Nylon was the first synthetic fiber. In 1928 the Dupont company decided to establish a fundamental research program. If anything was discovered it would be good for the company – a means of diversification. It was noticed that when a glass rod was taken out of one of the polyester stills the solution adhering to it stretched out into a solid filament. The filament could be stretched ever further and it did not go back to its original length. This stimulated the group to concentrate on textile fibers. The term nylon was chosen for the fiber and it was called the miracle fiber for several years.
The first nylon was referred to as type 6,6. The numbers derive from the fact that each of the two chemicals used in making this type of nylon has six carbon atoms. Nylon type 6, 10 was developed at the same time and it is composed of one chemical with six carbon atoms per molecule and ten carbon atoms per molecule for the second chemical. Nylon 6, 6 was considered desirable for apparel and selected home furnishings; nylon 6, 10 was used in making brushes, and similar items. In many countries nylon is identified by term “Polyamide”.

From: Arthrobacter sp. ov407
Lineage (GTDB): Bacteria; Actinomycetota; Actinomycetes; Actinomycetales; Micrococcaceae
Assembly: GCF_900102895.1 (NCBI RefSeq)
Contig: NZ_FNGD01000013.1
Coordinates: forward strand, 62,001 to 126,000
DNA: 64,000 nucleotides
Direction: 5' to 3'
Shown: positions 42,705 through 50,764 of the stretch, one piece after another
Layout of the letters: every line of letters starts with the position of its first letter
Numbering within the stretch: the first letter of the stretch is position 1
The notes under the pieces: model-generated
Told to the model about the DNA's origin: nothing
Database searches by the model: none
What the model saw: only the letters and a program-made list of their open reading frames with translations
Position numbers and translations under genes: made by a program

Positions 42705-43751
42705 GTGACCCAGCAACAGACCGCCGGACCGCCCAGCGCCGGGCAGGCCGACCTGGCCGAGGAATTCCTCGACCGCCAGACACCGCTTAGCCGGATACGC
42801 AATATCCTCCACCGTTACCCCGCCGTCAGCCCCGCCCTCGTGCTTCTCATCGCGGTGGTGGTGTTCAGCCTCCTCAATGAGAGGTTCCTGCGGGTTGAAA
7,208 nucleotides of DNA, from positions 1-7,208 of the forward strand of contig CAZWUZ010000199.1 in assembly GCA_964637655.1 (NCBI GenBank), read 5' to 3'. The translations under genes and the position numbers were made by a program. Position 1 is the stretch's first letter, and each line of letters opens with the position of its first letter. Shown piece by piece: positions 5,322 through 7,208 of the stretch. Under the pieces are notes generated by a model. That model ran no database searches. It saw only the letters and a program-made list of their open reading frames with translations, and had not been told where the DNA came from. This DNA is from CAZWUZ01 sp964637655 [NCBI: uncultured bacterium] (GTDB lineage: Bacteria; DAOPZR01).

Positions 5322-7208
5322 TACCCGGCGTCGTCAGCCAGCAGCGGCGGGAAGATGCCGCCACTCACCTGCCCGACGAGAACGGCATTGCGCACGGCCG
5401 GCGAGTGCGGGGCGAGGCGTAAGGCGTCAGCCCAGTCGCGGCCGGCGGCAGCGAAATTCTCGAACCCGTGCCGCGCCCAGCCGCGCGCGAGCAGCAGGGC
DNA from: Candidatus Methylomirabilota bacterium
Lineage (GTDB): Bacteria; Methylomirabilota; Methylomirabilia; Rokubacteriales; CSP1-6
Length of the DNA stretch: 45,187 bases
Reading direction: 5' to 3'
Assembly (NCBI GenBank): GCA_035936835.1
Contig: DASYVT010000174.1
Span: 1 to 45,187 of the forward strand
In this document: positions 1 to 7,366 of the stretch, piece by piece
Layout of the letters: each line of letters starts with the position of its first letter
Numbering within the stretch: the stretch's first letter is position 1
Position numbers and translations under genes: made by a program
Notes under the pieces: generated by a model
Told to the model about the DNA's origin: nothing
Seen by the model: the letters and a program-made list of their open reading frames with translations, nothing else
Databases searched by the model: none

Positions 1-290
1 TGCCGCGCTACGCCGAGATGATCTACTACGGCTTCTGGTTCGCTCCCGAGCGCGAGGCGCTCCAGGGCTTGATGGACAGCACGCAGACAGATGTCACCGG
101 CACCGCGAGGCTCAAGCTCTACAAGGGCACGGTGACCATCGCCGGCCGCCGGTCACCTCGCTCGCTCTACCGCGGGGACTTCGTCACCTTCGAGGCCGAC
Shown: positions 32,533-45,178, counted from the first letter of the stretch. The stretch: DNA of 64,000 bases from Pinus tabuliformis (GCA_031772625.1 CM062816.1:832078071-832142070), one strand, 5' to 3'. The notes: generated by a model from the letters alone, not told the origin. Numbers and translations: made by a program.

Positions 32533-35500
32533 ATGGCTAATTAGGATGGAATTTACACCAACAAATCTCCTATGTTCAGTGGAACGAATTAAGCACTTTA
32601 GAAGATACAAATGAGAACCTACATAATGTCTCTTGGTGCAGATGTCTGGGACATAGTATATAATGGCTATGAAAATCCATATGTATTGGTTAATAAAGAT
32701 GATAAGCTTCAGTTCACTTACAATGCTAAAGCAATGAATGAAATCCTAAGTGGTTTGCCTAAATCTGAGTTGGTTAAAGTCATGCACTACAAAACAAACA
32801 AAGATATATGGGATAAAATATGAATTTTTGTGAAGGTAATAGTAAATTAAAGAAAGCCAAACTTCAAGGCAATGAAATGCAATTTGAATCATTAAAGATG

Nylon 6, 6 is a linear condensation polymer made from hexamethylene diamine and adipic acid. Specific amounts of the two chemicals are combined in solution to form nylon salt. This salt is purified, polymerized, extruded in ribbon form, and chipped into small flakes or pellets.
These flakes or pellets are melted and extruded through a spinneret into cool air and the nylon filaments are formed. The polymer chips are melted by heat in an autoclave and pumped to the spinneret. The hot syrupy solution is pumped through the spinneret. It emerges in strands which can be stretched like warm taffy.
The size of the fiber is determined by the size of the holes and the speed with which the fiber is withdrawn from the spinneret. The fibers are cooled by air blown across them. By the drawing process either filament or staple fibers are prepared.